Wesley Sandlin, 26, of Jasper, was airlifted to UAB Hospital after a four-wheeler accident early Sunday morning. Sandlin sustained several injuries, including a broken neck, back, collar bone, shoulder blades and numerous broken ribs. Surgery was scheduled for Monday afternoon to correct issues with his back and neck.
Friends and family members left encouraging messages on Sandlin’s Facebook page praying for him and sending positive thoughts for a speedy recovery. Unfortunately, other ATV-related accidents didn’t result in the same outcome as Sandlin’s; for example, the recent deaths of Maddox Middle School student Gracie Abbott and Hueytown resident Joshua Blake Harper.
According to the National Conference of State Legislatures, ATV safety laws fall under a state’s legislature rather than federal highway safety regulations. In Alabama, the only requirement is that “foster parents are required to equip their foster children with a helmet and seatbelt while operating or riding in an ATV.”
Safety messages and tips are emphasized through different ATV dealerships and websites, but there are no laws regarding ATV use except for Alabama Statute Section 32-1-7, which states: “(a) It shall be unlawful to operate a motor vehicle, motorcycle or motor driven cycle as they are defined by Section 32-1-1.1 on the beaches and sand dunes on the Gulf of Mexico along the southern boundary of the State of Alabama off of the public roads, parking places and private driveways.”
It continues to state that “Provided, however, owners of private property, their families, and invited guests may park their motor vehicles on their private property; and provided that motor vehicles engaged in the construction, maintenance or repair of utility facilities may be operated on such beaches and sand dunes to the extent necessary to carry out such construction, repair or maintenance of utility facilities; and provided further that motor vehicles actively engaged in construction projects may be operated on sites for which building permits have been issued by the proper building inspector or authority.”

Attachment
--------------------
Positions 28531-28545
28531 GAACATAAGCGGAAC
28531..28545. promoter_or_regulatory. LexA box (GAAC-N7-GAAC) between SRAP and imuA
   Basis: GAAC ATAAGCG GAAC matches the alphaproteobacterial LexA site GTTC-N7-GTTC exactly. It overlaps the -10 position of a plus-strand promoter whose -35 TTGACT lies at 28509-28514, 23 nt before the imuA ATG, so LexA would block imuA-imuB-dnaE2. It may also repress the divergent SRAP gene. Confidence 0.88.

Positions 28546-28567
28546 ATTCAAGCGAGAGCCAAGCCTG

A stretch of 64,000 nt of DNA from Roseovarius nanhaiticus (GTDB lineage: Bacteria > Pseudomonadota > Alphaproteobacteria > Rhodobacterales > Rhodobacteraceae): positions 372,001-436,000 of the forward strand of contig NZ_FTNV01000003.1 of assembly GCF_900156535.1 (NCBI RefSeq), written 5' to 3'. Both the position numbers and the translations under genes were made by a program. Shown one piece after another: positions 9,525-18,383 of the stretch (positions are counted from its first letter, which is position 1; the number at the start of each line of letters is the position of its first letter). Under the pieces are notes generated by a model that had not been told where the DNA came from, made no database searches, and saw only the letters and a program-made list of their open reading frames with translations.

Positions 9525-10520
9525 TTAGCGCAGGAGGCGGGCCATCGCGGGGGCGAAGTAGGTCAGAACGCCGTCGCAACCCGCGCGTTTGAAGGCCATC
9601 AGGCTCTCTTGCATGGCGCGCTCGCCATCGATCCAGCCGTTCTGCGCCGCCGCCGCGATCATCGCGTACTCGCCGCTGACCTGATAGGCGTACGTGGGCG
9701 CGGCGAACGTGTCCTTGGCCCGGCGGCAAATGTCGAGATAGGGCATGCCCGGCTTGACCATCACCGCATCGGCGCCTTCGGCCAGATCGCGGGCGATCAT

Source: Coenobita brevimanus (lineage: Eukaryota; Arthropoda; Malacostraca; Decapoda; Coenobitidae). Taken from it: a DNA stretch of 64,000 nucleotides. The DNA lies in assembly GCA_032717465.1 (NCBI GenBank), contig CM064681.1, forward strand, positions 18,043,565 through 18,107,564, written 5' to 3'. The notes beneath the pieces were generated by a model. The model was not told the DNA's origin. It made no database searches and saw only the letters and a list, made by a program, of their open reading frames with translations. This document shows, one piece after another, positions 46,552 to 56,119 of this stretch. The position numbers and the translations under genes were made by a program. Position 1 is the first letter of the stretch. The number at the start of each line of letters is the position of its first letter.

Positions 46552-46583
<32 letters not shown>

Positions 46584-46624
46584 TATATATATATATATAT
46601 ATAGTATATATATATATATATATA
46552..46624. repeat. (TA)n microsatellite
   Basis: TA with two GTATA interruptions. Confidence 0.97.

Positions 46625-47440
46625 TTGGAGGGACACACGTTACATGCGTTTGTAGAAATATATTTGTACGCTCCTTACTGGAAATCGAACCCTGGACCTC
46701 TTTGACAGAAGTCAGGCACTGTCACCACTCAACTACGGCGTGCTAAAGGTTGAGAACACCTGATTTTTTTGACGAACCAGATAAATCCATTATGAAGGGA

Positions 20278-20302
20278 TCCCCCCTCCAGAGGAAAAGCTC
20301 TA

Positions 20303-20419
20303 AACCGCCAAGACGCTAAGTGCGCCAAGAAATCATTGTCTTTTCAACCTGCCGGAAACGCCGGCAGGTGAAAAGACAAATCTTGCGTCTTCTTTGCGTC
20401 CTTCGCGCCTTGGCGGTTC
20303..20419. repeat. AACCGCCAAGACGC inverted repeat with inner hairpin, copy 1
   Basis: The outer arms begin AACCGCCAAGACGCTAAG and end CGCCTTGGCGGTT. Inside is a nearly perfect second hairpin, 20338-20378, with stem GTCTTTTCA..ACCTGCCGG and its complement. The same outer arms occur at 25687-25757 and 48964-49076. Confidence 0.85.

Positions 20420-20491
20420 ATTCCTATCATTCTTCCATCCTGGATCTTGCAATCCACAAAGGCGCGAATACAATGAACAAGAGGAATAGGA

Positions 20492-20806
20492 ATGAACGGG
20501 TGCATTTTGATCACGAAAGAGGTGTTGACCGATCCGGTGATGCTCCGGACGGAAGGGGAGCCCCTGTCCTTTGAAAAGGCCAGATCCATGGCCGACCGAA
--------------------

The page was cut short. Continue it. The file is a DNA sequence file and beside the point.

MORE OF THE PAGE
More and more people are purchasing ATVs each year, making it a popular item among young adults, teenagers and young children.
Approximately 11 million ATVs were in use across the country in 2010, according to the Centers for Disease Control and Prevention. Power Sports Business stated that “225,244 ATVs were sold in 2012, a 1.4 percent sales increase from 2011.”
The ATV Safety Institute provides information for ATV owners and potential buyers on the differences between ATVs and other vehicles, safety tips and the basics of operating an off-road vehicle. Wearing the appropriate gear, such as helmets, eye protection and even clothing can help prevent or at least reduce the impacts of a serious injury.
The institute also asks riders to inspect their ATV before beginning, check a riding area for possible hazards, bring an experienced friend along in case something goes wrong, do not consume alcohol or other drugs while riding, do not carry passengers on a single-rider ATV and pay attention to other additional safety tips.
According to the U.S. Consumer Product Safety Commission, more than 100,000 ATV-related injuries occurred in 2011, with almost 30 percent involving children under the age of 16. Further information provided by the CPSC states that as of Dec. 31, 2012, the “CPSC staff received reports of 12,391 ATV-related fatalities occurring between 1982 and 2012. CPSC staff received reports of 353 ATV-related fatalities occurring in 2012 ...”
For more information, you may visit the websites www.ATVSafety.gov or www.cpsc.gov or call the CPSC hotline at (800) 638-2772.